Homily from St. Anthony of Padua Transferred Feast 2018

Versions of the following homily were given by Deacon John Belian at Masses at St. Hedwig and Holy Cross churches on June 9/10, 2018 on the transferred feast of St. Anthony of Padua

Readings for the Masses were:

Isaiah 61:1-3d

Psalm 89

2 Corinthians 4:13-5:1

Luke 10:1-9


I believed, therefore I spoke.

Starting from this verse from Psalm 116, St. Paul tells us that our belief in the resurrection of Jesus calls us to speak our faith. And he goes on to describe the peace that our belief can bring, even in the face of discouragement, physical illness and decline, the very challenges that Paul himself is facing.

St. Anthony of Padua is celebrated because he believed and spoke so well --- opening many hearts to faith in Jesus Christ.  He was called by God and sent by God to use the particular gifts that God gave him which included an unusually retentive memory in which he held an extraordinary knowledge of the Bible which he could call forth at the appropriate moment. It’s also said that he had a pleasing voice and an attractive personality.

Let’s review how it is that we’re celebrating St. Anthony’s feast on Sunday in this church: How did St. Anthony get here today? The answer involves s chain of people who answered a call and discovered what God intended for them. Then we’ll ask how is it that we came to be here today.

St. Anthony was born in 1195 in Lisbon, Portugal. He was baptized Fernando. He was called to become a priest in Portugal serving in his local area. In 1220, relics of Franciscan martyrs came to that area and he felt a new call to join this new religious order. It was then that he was given the name, Anthony.

That same year he was called and sent to Morocco to convert the Muslims. There he became ill and had to return to Europe. On his way back to Portugal the ship that was carrying him was blown off course and came ashore in Sicily. From there he made his way to Assisi in time to attend a general council of Franciscans. From Assisi he was sent to a monastery near Forli, Italy where he served saying Mass and sweeping the floors. It happened that an ordination was to take place and because Franciscans were not, at the time, regarded as adequate preachers some Dominicans were invited to come and preach. They came but for some reason they came unprepared so that when the time for the homily they wouldn’t do it. In a pinch, Anthony was asked to step forward and speak whatever the Holy Spirit put into his heart. At first he declined the request but was overruled by his superior. His off-the-cuff sermon was so moving that he was commissioned to preach through all of Lombardy and for the Pope and beyond. Anthony did other great things in his life but preaching was his supreme gift and it was this long journey that brought him to its discovery.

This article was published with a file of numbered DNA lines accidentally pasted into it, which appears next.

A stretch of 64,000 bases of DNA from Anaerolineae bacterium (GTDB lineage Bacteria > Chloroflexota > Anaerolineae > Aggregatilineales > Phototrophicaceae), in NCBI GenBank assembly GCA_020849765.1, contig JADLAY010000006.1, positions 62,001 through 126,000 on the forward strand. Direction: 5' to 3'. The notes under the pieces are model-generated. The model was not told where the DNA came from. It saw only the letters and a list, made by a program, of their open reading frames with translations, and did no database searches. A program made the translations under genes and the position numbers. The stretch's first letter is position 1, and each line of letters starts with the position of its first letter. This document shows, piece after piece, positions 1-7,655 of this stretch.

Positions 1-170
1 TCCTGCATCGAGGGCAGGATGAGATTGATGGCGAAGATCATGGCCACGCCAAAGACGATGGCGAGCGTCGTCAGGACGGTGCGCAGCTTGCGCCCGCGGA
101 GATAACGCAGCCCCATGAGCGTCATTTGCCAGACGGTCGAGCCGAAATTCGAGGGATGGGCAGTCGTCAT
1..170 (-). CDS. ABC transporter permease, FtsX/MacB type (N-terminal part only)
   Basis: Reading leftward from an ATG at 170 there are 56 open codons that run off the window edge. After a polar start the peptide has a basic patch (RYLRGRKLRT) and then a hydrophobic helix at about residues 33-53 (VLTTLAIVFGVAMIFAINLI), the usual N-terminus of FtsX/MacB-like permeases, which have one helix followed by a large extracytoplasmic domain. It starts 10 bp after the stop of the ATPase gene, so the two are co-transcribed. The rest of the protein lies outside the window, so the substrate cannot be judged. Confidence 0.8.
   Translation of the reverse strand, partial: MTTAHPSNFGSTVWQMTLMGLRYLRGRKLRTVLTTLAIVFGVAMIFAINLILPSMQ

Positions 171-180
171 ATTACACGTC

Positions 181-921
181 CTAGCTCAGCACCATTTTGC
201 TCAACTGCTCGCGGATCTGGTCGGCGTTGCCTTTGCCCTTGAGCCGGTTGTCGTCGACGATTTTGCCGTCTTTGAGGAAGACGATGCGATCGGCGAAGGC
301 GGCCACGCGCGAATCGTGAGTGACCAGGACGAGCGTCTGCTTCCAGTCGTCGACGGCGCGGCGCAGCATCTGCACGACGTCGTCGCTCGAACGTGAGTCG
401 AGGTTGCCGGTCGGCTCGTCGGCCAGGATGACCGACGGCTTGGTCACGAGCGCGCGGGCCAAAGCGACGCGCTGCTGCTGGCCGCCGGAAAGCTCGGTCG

About 360 years later, another Franciscan priest, Fr. Louis Hennepin --- like St. Paul --- also believed and therefore spoke.  Fr. Hennepin arrived in New France in 1675 to bring the Gospel of Jesus to this new land. In 1679 he sailed out of the Niagara River on the Griffon, the first ship built ever built on the Great Lakes. On its return voyage became the first shipwreck evert on the Great Lakes.)